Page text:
Sunday, July 11, 2004


The Senate report on intelligence failures in Iraq partially blamed "groupthink" for an inability to make correct assessments about Weapons of Mass Destruction (WMD).

Over the years, I've written about groupthink. It was a topic in my first book 10 years ago and the case then was Kennedy White House failures while invading Cuba.

Groupthink should be of profound concern to PR practitioners. It is at the root of many poor and inappropriate communications.

Essentially, a group falls over time into an assumption pattern that dictates how it assesses events and makes decisions. Saddam Hussein had used WMD against the Kurds and once upon a time was known to be assembling equipment for nuclear weapons. Even though it was 10 years past, it was easy to believe he had not changed his stripes. Inspections proceeded on that assumption. When inspectors could not find weapons before the war, it was because Saddam was moving or hiding them. When CIA analysts talked to defectors, comments about WMD bolstered their estimates of the number Saddam had.

I am not trying to absolve the Bush Administration but nearly everyone in Congress, the Pentagon, the CIA, the White House and Western Europe believed Hussein possessed WMD. The question was how many and whether he posed an imminent threat. The idea that he might not have them was deemed incredible. In other words, the Western World fell into groupthink.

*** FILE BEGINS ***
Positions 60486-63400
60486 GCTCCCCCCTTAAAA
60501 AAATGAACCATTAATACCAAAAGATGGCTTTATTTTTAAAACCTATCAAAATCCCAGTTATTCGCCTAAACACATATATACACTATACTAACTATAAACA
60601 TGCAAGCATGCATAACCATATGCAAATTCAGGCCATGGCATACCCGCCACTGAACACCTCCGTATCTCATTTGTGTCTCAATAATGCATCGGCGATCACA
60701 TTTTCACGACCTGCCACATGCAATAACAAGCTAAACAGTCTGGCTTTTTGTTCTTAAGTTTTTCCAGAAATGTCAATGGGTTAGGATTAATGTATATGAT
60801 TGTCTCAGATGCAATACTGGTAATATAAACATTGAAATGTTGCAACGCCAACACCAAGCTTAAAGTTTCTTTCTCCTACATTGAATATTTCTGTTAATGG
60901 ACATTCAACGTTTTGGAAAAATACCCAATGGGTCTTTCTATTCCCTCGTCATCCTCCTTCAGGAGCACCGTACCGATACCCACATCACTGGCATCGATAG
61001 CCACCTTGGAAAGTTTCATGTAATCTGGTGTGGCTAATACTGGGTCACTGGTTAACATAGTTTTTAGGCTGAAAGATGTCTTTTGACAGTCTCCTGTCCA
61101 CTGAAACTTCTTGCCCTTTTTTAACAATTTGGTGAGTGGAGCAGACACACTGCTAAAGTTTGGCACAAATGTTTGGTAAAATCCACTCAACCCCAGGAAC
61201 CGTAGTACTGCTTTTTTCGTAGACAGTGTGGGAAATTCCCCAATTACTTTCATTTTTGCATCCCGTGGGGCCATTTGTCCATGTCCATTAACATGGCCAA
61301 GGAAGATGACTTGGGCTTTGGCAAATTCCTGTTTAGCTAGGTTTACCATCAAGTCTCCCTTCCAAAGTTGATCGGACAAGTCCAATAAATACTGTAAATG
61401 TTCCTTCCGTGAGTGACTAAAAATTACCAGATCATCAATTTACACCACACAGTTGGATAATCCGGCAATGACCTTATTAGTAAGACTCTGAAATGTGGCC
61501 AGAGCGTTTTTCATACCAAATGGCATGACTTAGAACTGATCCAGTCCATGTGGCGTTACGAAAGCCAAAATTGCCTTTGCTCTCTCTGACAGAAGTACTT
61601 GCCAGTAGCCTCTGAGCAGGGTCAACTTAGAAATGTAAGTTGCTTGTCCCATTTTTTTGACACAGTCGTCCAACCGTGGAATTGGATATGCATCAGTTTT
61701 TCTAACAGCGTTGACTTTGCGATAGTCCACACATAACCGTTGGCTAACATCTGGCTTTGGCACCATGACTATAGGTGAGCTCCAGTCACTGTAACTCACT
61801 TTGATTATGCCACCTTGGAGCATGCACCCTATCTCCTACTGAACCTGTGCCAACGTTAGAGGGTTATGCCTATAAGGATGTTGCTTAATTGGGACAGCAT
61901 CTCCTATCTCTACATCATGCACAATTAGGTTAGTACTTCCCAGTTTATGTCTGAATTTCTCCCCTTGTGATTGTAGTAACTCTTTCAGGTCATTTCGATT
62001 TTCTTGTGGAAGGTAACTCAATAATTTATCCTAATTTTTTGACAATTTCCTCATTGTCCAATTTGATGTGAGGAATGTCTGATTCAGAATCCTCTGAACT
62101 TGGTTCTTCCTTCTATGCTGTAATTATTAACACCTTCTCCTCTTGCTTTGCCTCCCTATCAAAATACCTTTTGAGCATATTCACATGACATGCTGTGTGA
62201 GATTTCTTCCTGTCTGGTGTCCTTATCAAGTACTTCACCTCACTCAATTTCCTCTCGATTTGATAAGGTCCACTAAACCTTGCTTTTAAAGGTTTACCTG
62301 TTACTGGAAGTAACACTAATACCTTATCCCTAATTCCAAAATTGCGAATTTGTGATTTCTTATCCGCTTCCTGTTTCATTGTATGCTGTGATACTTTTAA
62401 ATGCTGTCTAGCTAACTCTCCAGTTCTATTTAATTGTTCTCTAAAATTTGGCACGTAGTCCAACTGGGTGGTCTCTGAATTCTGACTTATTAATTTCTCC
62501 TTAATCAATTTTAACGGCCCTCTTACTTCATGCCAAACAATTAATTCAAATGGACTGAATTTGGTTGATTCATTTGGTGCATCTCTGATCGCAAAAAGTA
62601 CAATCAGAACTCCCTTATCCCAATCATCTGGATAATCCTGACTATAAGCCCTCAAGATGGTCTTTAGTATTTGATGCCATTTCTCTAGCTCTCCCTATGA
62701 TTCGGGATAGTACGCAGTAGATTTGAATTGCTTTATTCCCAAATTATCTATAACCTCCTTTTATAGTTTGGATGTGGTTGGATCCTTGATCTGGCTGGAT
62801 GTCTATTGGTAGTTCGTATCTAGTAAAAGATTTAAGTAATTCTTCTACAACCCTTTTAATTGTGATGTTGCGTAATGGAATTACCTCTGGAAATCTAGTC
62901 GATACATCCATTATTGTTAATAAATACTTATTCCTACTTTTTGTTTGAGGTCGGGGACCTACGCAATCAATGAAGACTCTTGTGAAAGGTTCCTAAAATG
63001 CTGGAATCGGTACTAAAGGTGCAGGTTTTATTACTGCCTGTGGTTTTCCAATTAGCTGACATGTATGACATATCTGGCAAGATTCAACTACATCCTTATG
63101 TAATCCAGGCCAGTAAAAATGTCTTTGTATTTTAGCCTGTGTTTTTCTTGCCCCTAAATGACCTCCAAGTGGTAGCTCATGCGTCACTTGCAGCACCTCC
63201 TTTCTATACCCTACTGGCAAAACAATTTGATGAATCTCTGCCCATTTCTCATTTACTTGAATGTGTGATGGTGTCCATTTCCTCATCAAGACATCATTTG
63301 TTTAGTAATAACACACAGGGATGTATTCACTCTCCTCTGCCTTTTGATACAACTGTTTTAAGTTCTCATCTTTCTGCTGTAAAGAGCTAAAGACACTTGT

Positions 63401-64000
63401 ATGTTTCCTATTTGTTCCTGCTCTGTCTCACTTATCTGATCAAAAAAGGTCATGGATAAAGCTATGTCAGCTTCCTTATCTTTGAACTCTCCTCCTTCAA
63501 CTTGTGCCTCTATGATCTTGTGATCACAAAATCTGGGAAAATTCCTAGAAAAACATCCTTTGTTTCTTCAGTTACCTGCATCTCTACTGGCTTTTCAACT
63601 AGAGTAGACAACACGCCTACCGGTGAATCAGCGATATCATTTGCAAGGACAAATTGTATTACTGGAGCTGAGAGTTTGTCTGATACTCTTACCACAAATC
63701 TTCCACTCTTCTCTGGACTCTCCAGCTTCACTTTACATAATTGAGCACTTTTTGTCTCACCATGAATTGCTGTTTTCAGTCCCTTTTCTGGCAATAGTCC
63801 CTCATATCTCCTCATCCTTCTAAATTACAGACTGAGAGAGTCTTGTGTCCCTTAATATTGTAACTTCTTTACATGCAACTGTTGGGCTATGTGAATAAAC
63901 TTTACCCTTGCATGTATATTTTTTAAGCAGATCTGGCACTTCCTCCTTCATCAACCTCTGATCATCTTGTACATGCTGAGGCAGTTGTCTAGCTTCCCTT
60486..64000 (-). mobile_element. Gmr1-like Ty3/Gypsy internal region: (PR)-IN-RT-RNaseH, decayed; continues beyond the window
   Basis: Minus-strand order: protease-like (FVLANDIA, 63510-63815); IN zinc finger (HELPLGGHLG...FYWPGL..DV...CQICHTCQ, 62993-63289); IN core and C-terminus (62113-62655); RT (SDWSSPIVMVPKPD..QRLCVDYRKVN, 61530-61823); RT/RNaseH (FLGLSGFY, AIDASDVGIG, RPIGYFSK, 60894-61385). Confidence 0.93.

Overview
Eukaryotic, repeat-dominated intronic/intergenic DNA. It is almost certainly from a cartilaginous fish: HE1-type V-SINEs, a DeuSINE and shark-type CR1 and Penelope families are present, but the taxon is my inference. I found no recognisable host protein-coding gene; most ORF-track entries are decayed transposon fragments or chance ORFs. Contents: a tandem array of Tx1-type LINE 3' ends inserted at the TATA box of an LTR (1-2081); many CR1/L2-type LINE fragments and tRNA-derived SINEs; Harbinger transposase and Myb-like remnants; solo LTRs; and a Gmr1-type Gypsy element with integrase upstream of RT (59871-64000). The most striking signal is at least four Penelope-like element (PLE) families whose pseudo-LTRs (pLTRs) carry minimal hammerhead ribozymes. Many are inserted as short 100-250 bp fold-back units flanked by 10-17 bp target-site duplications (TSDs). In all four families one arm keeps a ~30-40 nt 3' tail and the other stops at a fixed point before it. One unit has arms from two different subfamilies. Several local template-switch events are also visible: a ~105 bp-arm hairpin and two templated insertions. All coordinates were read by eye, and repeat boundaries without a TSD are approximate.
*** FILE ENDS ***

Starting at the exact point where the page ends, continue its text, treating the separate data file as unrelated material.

This can happen to companies too -- and does. I have been in situations where we knew the answer. There was no question. The problem was that it wasn't the answer. Psychologists have warned for years that someone in a group needs to question assumptions thoroughly. It cannot be just anyone. Secretary of State Colin Powell held out for several months before he subscribed to the WMD thesis. Colin Powell, however, did not have the president's ear on the issue of WMD. It was a matter of intelligence agencies and the White House convincing an obstinate holdout to get with the program.

So who should tell a CEO he might be dead wrong and his assumptions incorrect? In communications, PR counselors should have the courage to speak up and if they don't, they shouldn't be in the job. Even so, that doesn't mean that counselors will have the CEO's ear or that they can break through groupthink. The fact is that most of the time they don't and they can't. Still we should try.


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